4. Ethics of deception: In light of the challenges of points 1 and 2, it is arguably unethical to knowingly advocate CAM while also assuming the likely mechanism of effect is the placebo. We acknowledge emerging evidence that open label administration of placebos can be effective. However, even in such cases, the administration of placebos may ultimately be counterproductive. There are serious ethical challenges around deception, risk and harm to patients.

  5. Identification of ‘headroom’ mechanisms: The capacity to respond to a placebo is evidence of headroom or reserve capacity.6 Headroom is likely amenable to legitimate treatments, both physiological and psychological. Practitioners should strive to identify and capitalise on headroom through legitimate, ethical, controllable and stable treatments (eg, optimal nutrition, systematic recovery and psychological skills training).

CAM can be effective, but can also be ineffective or even harmful. Evidence is vague in both respects, but practitioners and athletes using CAM do not always recognise this. We acknowledge the distinction between lack of evidence for an effect, and evidence for the lack of an effect. In relation to the former, sports medicine researchers should seek to use robust, reliable and, where necessary, innovative methods to establish the efficacy and mechanisms of CAM treatments. In relation to the latter, sports medicine practitioners should regard non-evidence-based treatments with caution, and resist the temptation to rely on non-specific effects as a basis for prescription. If a practitioner seeks to use a treatment in order to capitalise on the placebo component of that treatment, they should do so methodically.9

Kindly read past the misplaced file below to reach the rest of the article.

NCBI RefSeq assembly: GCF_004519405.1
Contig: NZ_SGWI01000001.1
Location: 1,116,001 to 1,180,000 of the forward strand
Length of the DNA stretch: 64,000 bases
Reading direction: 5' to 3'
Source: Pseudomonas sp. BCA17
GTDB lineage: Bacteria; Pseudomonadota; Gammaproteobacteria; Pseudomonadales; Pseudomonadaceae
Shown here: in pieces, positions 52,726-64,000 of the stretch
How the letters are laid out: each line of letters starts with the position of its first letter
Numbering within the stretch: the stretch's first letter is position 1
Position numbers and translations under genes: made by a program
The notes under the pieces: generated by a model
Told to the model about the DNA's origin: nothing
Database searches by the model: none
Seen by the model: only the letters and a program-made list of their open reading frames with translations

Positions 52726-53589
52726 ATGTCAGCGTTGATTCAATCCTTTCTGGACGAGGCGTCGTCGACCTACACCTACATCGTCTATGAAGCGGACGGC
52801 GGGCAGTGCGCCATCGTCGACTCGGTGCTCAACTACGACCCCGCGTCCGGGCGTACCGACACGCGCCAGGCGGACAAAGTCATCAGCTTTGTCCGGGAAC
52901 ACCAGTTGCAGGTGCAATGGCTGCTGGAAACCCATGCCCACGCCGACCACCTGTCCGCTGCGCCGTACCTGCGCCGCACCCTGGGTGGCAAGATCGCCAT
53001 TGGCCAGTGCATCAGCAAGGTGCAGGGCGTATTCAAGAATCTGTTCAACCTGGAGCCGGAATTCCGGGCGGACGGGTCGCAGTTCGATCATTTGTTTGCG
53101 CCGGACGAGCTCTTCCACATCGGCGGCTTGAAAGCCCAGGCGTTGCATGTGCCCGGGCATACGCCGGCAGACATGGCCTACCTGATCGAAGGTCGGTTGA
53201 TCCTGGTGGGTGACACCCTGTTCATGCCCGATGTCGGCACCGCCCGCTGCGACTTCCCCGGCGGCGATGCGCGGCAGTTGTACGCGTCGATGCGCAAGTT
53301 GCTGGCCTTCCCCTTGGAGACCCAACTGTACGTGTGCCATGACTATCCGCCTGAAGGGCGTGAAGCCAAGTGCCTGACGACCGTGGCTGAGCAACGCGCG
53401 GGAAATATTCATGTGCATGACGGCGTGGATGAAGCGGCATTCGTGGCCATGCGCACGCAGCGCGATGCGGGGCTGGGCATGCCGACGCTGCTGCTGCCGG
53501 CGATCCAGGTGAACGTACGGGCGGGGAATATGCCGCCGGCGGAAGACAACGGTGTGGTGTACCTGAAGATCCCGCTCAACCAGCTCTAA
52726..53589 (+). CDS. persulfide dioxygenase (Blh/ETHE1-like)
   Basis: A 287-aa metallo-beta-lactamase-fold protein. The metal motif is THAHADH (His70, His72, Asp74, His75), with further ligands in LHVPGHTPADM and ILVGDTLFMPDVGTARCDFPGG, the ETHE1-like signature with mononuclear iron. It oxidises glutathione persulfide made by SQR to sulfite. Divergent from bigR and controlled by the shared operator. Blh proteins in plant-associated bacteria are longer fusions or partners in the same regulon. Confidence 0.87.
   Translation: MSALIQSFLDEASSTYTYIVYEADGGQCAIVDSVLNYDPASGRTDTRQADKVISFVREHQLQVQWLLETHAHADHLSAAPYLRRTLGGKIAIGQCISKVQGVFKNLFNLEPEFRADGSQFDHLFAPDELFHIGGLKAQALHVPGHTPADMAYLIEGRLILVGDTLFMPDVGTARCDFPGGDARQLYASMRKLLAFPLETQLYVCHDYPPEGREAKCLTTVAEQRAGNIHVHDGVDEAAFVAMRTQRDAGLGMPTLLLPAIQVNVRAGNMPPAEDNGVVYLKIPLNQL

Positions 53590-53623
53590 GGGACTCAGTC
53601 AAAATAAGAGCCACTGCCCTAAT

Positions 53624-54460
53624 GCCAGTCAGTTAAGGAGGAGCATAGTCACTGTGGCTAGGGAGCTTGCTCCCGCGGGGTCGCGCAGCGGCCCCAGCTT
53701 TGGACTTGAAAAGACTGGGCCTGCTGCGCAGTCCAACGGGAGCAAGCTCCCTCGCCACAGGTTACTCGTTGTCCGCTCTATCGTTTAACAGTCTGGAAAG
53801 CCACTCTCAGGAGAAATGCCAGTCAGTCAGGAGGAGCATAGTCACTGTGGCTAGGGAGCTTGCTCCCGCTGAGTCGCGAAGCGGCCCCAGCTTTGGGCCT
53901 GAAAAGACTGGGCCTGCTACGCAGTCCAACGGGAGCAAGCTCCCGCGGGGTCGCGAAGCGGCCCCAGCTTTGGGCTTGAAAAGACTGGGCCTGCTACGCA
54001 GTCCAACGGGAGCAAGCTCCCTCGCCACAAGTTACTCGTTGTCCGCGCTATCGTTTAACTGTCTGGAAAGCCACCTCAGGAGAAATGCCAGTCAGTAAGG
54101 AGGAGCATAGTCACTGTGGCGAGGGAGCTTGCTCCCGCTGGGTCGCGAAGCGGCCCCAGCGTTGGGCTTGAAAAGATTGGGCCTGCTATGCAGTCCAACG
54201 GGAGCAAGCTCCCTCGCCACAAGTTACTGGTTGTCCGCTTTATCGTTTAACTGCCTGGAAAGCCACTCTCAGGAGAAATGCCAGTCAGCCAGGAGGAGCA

In sports medicine the outcome is often more important than the mechanism. Scientific research on placebo mechanisms has yielded fascinating insights suggesting the potential efficacy and mechanisms of belief-based treatments. We anticipate that when applied systematically, such research findings enable sports medicine practitioners to deliver all treatments—CAM and conventional—more effectively. But such use of the placebo component of a treatment does not legitimise CAM per se; while it might be going too far to suggest that many CAM treatments should be labelled with the statement ‘Caution: This treatment is a placebo, it may work, but it may not, it might even be counter-productive,’ we argue this is most certainly the reality that practitioners should keep in mind.



  • Contributors All authors contributed equally to the writing of the manuscript.

  • Competing interests None declared

  • Provenance and peer review Not commissioned; externally peer reviewed.